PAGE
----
Friday, August 5, 2011

SBKMC Comp ‘11

Some of the Mooters in the SBKMCC 2011
By Nou Vada 
I spent the whole week preparing for Round 5 of the Sir Buri Kidu Moot Court Competition. The nerves and the stress of preparing written submissions and then oral submissions had gotten to me by the middle of the week. But this is what I had signed up for, and I couldn’t complain and wish for everything to go away; I thought ex nudo pacto non oritur action; and that as such the stress is a part of the consideration in the agreement. I laughed at the thought. Such is true about all things in life, and the Sir Buri Kidu Moot Court Competition is no exception.

So what is the Sir Buri Kidu Moot Court Competition? It is a yearlong Competition where registered UPNG Law students from second year to fourth year go against each other in mock courtroom battles. Students form firms of two to four members and get them registered. 
This year, the competition was revived after a one year hiatus. Twenty firms registered as soon as notices for the inception of the Competition were put up; among the ranks was my own team, CR Legal.
The first round kicked off midway through first semester. All twenty teams were pitched one against another. The moot problem given for the first Round was one on defamation; it was an appeal case where the appellant, one Kepas Bigmaus, Member of Parliament was appealing against the decision of the court of first instance which found the respondent, Ruts National Nius Korporesen not liable for allegedly damaging Hon. Bigmaus’s good name and reputation pursuant to the Defamation Act 1962 over a news report and a corresponding editorial about allegations concerning the Appellant’s conduct at a Hotel. In Round 2, teams dealt with a case concerning property law where the plaintiff, one Jenny James was claiming that the defendant’s bank had unfairly settled the mortgaged house she had defaulted payments on. 
In the third round all teams were informed that eliminations would begin. For the third round, the case was in the area of Family law, where the appellant, an expatriate was appealing against the decision of the Court of first instance, in awarding the custody of his daughter to her Papua New Guinean mother, the respondent. Every team had, for every round, gone against another, either as plaintiff against defendant or as appellant against respondent. After the third round the bottom four teams were sent packing. 
The remaining 16 went to battle in Round 4, where the case at hand was a tricky one. It was about a highway robbery. The trickiness of it was in the course of action that was taken; the victim of the robbery took the Village Leader of the village next to the area where the robbery happened to Court, claiming that the village leader could’ve prevented such a robbery as the culprits were from that village. The case, which was an appeal, dealt with one of the most complex areas of Law in Papua New Guinea – the Underlying Law. The Underlying Law is a branch of the laws of Papua New Guinea that is to be developed chiefly by the Courts. Ideally and in a nutshell it is to use the customary law of the Peoples of Papua New Guinea and the common law of England, as well as case law from similar jurisdictions as Papua new Guinea to develop a dynamic body of laws that is uniquely Papua New Guinean; an integral part of what the Late Bernard Narakobi often referred to as the Melanesian Jurisprudence. Round 4’s case required the Moot teams who were appealing for the victim to invoke the custom of Papua New Guinea, successfully plead it and justify its use with the help of real PNG cases, and then convince the court to modify the Tort law of Negligence which is a product of the Common Law of England, to create a kind of composite law that descends from both PNG custom and English law, that would find the village leader liable for a civil wrong based on customary duty of care. We joked that it was a House of Lords meets Haus Tambaran scenario.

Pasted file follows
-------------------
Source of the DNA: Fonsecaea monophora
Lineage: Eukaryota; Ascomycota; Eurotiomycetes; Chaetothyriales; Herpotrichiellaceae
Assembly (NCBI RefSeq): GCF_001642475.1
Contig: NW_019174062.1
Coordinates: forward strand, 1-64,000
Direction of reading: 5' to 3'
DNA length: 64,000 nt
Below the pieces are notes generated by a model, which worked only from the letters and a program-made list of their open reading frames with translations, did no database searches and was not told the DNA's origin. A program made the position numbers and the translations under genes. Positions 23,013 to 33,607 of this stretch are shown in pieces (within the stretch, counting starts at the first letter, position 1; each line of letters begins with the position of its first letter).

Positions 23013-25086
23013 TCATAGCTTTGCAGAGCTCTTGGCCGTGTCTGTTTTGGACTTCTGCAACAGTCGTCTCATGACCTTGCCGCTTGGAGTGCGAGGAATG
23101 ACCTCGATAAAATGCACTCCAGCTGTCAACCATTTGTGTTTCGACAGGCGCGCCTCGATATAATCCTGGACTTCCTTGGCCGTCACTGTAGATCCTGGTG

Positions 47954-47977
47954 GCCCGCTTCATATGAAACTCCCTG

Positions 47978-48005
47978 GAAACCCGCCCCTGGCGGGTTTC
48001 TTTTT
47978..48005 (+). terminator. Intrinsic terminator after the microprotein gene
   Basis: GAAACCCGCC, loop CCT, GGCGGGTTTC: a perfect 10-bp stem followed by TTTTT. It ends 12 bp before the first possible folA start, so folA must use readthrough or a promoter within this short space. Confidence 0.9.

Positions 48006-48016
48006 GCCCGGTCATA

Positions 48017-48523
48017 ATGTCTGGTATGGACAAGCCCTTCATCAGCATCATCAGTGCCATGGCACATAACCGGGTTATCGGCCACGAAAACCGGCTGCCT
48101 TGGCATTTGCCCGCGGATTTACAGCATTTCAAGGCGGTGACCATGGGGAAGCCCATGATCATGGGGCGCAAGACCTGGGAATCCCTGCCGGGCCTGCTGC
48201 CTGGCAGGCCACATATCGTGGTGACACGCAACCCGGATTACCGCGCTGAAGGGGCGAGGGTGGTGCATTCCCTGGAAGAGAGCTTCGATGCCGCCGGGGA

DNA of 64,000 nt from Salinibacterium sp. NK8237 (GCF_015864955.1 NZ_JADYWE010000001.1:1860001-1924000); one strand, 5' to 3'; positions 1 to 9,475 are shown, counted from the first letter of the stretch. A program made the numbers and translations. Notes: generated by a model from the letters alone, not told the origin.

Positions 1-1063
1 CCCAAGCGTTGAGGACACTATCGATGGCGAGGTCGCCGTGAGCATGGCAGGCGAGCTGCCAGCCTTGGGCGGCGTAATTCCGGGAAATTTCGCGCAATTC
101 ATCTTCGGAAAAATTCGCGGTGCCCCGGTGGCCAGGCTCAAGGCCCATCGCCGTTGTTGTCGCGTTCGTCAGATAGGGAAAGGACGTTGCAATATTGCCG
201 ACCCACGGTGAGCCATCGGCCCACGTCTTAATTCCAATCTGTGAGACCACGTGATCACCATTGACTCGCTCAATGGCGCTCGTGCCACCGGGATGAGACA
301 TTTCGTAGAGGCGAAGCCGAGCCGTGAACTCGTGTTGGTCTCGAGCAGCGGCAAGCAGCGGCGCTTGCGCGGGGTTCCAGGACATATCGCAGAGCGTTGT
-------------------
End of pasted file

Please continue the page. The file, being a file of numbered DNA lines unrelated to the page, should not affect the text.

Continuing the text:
This week, only twelve teams remain. Behind the scenes a lot of meticulous planning is involved in keeping the competition running. The Competition is co-ordinated by the Moot Court Committee. Consisting of Academic staff from the School of Law and a dedicated team of students, the Committee oversees co-ordinating of teams and ensures teams get their problems and hand back in the written submissions on time. The Committee then makes sure that the Moot Judges, practicing lawyers who volunteer their time and skill to preside over each session in a Round arrive at the venue and get properly briefed. The committee organizes logistics and refreshments for each round and also co-ordinates the Judges Associates’, mostly law freshmen, who assist the Judge during sessions.
In Round 5, the case in question is a criminal matter and the remaining twelve teams will either represent the Appellants or the State, which is the respondent.
 The Moot Court has many benefits to those who’ve signed up for it. It builds confidence and gives an opportunity to practically engage the concepts, processes and rules that students study every day. As one of the Moot Judges once put it to me, “It’s not about winning or losing the case, it’s about how well and how efficiently you can assist the court in finding Justice because that’s what it’s really all about, finding Justice; the stress of the profession”.
I thought about this ‘stress of the profession’ in contrast to this stress I was going through preparing to represent the State in this imaginary case. A flurry of different feelings came; silliness, pride, happiness, satisfaction, fatigue, and then silliness again.